Austin officials have made more lenient the sound permit process for venues hosting parties and other events during South By Southwest, looking to reduce headaches for event planners and prevent a repeat of problems that nearly closed down a series of high-profile parties on South Congress Avenue last year.
The changes went into effect Wednesday and require venues featuring amplified sound outdoors to submit a permit application 21 days prior for a 24-hour permit, and 30 days prior for a multi-day permit. That slightly longer lead time lets city officials review the specific needs and impact of each event and collaborate with police, fire and health departments to make sure all aspects of an event are reviewed and handled properly.
Don Pitts, City of Austin Music program manager, said the new process will keep applicants from having to check in multiple times with multiple departments in order to have their permit approved — a welcome change for city officials and promoters alike, given the growing SXSW party scene.
The new process will keep applicants from having to check in multiple times with multiple departments in order to have their permit approved — a welcome change given the growing SXSW party scene.
Last year, parties at Home Slice Pizza, Wahoo’s Fish Tacos, Hotel San Jose and others were either closed or forced to switch to acoustic sound because of a late change in the city’s sound permit process that wasn’t effectively publicized prior to the conference. In another example, Pitts said an expensive promotional event site launched by Pepsi sat idle for multiple days because the company didn’t have the right permits in place ahead of time.
“Lots of these folks invest a lot of money in these events and we want to let them be successful,” he said. “Before the permits were not all-inclusive, so you’d see someone waiting to speak to a certain department, then they’d have to go all the way to a different floor and wait again to talk about something else they were trying to do. Now we’ll have the fire, police and health departments all involved at the same time so they can all ask questions and get things taken care of. In most cases we can give an okay after a 20 minute talk about what they're planning on doing.”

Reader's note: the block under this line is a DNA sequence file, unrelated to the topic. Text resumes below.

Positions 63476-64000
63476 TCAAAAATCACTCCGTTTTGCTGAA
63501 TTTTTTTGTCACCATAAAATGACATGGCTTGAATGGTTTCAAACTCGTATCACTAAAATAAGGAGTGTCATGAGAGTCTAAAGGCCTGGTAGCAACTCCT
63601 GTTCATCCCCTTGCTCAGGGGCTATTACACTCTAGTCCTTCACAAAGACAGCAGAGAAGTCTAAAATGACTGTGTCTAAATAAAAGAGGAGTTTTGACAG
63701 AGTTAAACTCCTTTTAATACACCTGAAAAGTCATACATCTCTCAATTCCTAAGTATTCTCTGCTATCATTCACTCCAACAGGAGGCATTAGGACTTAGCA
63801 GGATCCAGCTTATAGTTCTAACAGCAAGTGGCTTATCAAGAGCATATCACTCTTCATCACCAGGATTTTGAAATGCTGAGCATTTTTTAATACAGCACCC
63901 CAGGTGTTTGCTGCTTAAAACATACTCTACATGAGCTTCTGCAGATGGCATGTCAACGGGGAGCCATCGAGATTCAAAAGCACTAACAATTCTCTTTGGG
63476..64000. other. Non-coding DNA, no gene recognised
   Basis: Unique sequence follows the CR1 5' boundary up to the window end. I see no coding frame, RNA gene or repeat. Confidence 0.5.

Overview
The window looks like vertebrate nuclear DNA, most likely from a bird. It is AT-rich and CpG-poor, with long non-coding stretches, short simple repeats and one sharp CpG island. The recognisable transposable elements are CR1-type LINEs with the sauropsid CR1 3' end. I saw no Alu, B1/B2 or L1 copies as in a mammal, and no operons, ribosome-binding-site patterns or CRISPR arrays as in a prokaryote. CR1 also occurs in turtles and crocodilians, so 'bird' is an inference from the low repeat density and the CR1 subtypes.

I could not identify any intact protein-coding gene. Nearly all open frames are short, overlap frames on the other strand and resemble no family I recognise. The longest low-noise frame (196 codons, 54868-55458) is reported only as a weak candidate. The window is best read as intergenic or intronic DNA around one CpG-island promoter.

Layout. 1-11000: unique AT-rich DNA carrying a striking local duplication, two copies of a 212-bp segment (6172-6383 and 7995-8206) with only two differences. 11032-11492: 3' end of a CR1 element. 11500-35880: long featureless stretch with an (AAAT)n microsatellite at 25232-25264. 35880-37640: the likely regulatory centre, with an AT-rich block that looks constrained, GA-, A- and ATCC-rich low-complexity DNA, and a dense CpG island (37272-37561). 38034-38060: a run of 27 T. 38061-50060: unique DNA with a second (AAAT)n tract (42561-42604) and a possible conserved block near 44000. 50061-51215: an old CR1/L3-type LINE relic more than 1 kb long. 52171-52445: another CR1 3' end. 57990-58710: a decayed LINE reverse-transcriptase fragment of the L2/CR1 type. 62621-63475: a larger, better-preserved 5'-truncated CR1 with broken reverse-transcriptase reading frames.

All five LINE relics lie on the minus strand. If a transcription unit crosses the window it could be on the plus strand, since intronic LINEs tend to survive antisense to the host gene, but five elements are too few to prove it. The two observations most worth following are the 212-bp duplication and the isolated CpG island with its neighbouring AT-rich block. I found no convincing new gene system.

Pitts also said the new approach lets city officials look at the 80 or so outdoor events at traditionally non-music venues held during SXSW in a macro manner, to identify potential bottlenecks and logistical problems that could arise. Early on, he said the concentration of parties typically held along South Congress Avenue and the growing area around East Sixth Street may lead to the use of shuttle services, centralized temporary food courts and street closures to manage the thousands of musicians, fans and marketers who flock to the city for 10 days in mid-March.
To help familiarize the community with the new requirements, the political action group Austin Music People will hold a free open house information session on Thursday, Jan. 19 at 7 p.m. at the old Austin City Limits studio located on the University of Texas campus. Pitts said the response to the enhanced permit process has already been positive, with several property owners along South Congress having checked in to discuss their event plans in an attempt to avoid another round of shutdowns.
In East Austin, business owner Emily Van Aken has also started working ahead on this year’s plans with Pitts, going over the dozen or so SXSW-related events scheduled at Shangri-La, The Grackle, Liberty and The Brixton, which she co-owns. Van Aken said that this new system has already proven to be simpler than previous years, when business owners never felt entirely sure that they were doing everything they needed to be in compliance.
“The last few years have been insane on the east side with the amount of people that are heading there, and we’ve all been trying to figure out what was happening, what we each needed to be doing and who we had to talk to,” she said.
“So far this seems a lot more straightforward, Don has even offered to come to me to talk about what we’ll be doing at our places. I definitely feel optimistic about how things are going to go down this year, versus the first year we were open, when I had no idea what I was supposed to be doing.”